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Lecture 3

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Interactive Arts & Tech
IAT 336
Ken Zupan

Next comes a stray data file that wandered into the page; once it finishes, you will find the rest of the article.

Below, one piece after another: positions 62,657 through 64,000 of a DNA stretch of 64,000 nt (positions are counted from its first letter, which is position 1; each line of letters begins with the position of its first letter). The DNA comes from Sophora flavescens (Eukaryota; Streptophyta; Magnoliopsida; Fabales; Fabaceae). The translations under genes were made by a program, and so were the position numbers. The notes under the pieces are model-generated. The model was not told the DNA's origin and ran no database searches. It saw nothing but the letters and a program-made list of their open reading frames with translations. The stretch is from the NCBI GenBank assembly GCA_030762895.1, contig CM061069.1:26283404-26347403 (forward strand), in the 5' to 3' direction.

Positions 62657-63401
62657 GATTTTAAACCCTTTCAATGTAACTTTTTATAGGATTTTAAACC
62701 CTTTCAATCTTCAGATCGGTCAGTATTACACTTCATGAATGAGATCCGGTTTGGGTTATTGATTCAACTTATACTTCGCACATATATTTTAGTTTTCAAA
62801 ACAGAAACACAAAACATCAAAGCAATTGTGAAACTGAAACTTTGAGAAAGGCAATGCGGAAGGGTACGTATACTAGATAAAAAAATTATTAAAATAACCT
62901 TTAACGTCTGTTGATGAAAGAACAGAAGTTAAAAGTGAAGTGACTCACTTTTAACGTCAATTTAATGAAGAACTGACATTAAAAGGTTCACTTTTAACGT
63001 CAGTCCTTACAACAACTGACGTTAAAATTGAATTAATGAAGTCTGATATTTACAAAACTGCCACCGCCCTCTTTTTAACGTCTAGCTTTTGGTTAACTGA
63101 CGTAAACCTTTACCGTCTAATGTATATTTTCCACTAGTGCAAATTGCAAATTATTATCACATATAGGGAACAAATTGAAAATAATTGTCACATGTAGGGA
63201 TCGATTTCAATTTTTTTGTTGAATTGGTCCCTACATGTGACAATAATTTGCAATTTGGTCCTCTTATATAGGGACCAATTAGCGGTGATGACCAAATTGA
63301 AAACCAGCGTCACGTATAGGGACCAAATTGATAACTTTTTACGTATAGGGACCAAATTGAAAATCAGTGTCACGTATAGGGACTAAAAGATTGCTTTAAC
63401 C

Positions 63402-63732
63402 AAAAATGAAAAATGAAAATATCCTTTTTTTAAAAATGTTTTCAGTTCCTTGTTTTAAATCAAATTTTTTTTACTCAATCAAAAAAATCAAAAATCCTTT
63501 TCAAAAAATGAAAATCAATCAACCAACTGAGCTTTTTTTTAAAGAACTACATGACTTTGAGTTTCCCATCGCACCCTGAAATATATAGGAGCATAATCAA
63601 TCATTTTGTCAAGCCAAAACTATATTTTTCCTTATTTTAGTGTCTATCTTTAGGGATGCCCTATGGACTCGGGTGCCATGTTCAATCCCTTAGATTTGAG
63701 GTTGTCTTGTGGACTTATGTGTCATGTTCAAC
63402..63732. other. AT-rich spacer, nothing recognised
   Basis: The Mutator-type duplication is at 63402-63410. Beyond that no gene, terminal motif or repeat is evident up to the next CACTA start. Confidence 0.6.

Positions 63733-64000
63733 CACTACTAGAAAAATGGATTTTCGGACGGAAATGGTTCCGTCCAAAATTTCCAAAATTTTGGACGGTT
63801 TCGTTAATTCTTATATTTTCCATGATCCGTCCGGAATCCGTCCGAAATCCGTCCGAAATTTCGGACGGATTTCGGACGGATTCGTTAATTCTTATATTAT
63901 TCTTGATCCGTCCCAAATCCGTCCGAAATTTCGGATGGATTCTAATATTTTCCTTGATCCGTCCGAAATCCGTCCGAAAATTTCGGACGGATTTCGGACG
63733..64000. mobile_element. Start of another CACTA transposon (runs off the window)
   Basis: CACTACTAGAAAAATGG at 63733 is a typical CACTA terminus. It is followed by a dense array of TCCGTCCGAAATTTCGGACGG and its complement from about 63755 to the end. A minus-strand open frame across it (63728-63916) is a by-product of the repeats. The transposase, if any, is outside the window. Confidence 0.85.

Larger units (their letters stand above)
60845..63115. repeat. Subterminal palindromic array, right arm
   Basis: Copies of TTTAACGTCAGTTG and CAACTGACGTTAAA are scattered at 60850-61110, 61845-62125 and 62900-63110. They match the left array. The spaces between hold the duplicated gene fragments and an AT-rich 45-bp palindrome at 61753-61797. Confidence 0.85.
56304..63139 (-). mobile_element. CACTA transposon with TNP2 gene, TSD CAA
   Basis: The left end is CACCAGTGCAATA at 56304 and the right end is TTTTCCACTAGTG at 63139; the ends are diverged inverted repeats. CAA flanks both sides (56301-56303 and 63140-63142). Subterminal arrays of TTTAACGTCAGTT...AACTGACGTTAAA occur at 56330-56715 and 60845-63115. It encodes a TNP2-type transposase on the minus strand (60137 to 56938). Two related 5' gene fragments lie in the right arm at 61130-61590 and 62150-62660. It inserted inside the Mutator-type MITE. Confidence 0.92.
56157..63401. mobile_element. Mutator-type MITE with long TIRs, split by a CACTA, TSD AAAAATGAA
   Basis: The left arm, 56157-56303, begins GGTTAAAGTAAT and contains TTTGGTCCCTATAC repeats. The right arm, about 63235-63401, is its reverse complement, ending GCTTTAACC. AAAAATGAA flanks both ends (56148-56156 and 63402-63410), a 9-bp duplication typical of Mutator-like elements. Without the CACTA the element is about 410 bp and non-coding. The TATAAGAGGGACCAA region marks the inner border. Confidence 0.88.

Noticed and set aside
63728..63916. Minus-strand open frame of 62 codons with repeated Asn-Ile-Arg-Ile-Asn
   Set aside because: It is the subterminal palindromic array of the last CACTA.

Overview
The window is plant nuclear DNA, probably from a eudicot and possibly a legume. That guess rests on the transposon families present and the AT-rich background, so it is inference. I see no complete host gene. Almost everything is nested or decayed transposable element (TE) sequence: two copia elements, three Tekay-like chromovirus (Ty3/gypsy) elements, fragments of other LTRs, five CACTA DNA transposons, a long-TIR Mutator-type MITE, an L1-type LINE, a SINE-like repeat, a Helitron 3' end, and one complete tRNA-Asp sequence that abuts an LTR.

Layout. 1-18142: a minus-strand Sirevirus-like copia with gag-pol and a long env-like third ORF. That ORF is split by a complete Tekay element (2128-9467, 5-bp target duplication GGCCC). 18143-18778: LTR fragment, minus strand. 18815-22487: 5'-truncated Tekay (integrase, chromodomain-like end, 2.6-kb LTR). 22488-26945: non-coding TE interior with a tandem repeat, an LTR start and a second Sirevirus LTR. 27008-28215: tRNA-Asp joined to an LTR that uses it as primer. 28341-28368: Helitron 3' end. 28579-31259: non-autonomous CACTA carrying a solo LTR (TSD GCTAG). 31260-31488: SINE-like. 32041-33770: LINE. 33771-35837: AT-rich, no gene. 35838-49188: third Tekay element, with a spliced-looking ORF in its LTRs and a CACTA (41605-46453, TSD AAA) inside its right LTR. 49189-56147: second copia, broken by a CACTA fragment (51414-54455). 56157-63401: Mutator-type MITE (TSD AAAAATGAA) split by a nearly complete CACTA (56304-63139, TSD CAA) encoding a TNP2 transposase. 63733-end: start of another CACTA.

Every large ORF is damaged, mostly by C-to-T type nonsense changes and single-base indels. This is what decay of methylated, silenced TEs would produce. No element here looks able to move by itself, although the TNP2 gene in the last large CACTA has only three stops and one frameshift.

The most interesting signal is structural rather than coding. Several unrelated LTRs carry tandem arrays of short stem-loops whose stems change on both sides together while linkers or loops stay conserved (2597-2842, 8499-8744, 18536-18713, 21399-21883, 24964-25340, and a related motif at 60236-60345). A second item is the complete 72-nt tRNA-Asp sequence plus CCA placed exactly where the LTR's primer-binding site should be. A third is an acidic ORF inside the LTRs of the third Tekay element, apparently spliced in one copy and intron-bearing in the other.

Human Factors The Form of Function Humanity is unique from all other life forms in that it has mastered its environment through the creation of tools -these tools have evolved in the manner that the form of the object is obedient to the necessities of the function (i.e. form follows function) Adaptive morphology-the evolution of form With humans, there is usually an attempt to accomplish things with the least effort -there is a common direction of all things in general, physical movement toward economy Adaptive morphology or response tends to discard the less economical in energy, form and material in favour of the more successful Adaptive Morphology Example: the common adjustable wrench -the adjustable wrench is really several wrenches in one -rather than fiddling with several sizes of wrench, the user only needs to use one -the one tool is more economical and efficient Less is more Functionality Most successful natural and man-made forms have economy as a common factor An economical form is one that gets the most from the least effort and energy expended, least material, and offers the maximum return of work The Evolution of Tools: Three Factors Discovery E.g. a bone, rock or branch Invention/Intent E.g. the stone or bone was then purposefully turned into a tool by shaping it to the desired form Purposeful Observation E.g. an improvement was made to the tool The Evolution of Tools: Mutation Primary Mutation-creating desirable forms by the interaction with another form E.g. rock breaking another rock Free Mutation-changes that occur through accident or intent to improve the function E.g. the first digging implements were developed through using sticks with branch stubs Cross Mutation-a re-adaptation of one artifact to another E.g. primitive wooden wheel to the jet engine turbine The Evolutions of Tools In antiquity, primary and free mutation accounted for the majority of invention Cross mutation is now the dominant form of change and design evolution today The Human Body as Influence on Tool Evolution The human body itself is a strong determination on tool use, size, and form The actions of hammering, grasping, cutting, and scraping were common movements shared by all humans throughout time -through these actions, humankind has altered the materials of its environment These actions entrail certain kinds of movements such as swinging, twisting, pushing, pulling, and squeezing The hand is a remarkable appendage The lower portion of the forearm consists of two bones, the ulna and the radius The bones are able to twist in their sockets allows a 180 degree rotation of the hand Because of flexible joints in our wrist, elbow, and shoulder with a back and forth twisting motion, simple boring can be accomplished with a hand held tool -this in turn through cross mutation was the genesis of the rotary power tool Rotary Power Tool The hands hold and direct the tool and work the materials, and the arms with the shoulders provide the power The Human Body as Influence for the Design of Tools Consequently, it would be fair to assume that the form of tools have been determined by: -size, mobility, and shape of the human hand -length and strength of the arm -power of the leg -focus and power of the eye and directional vision With these actions thus defined, one could assume that tools would evolve with similar forms when used in conjunction with these actions The Drawbacks of the Human Form For all of its merits, the human form-most especially the appendages that we used to direct our tools has its drawbacks Before the industrial revolution, many cultures especially in underdeveloped or agricultural area had to manufacture most of the goods they used such as furniture, clothing, tools, etc. -these people were generalists, proficient in many tasks but masters of few As well in these societies, variety abounded -a farmer’s hand-made plow might be more function than his neighbours just in its design intent The Drawbacks of the Human Form: The Industrial Revolution With the advent of the industrial revolution, human intervention in the production of good became less and less frequent -one reason for the demise of hand made goods and tools was the unpredictability of hand action As direct human involvement in manufacture becomes less, the level of error is lower for the human hand lacks the precision necessary for accuracy in the repetitive production of goods -the less the involvement of the human hand in the actual production, the greater is the chance for unchanging accuracy Ergonomics and the Product Interface With all of the benefits of mass-production, objects could now be made more complex -ironically it became event as machine interfaces increased in complexity, humans would have increasing difficulty in using them which is certainly evident in modern technology For example, we have all experienced the TV remote than has tens of buttons or car audio/navigation system wit
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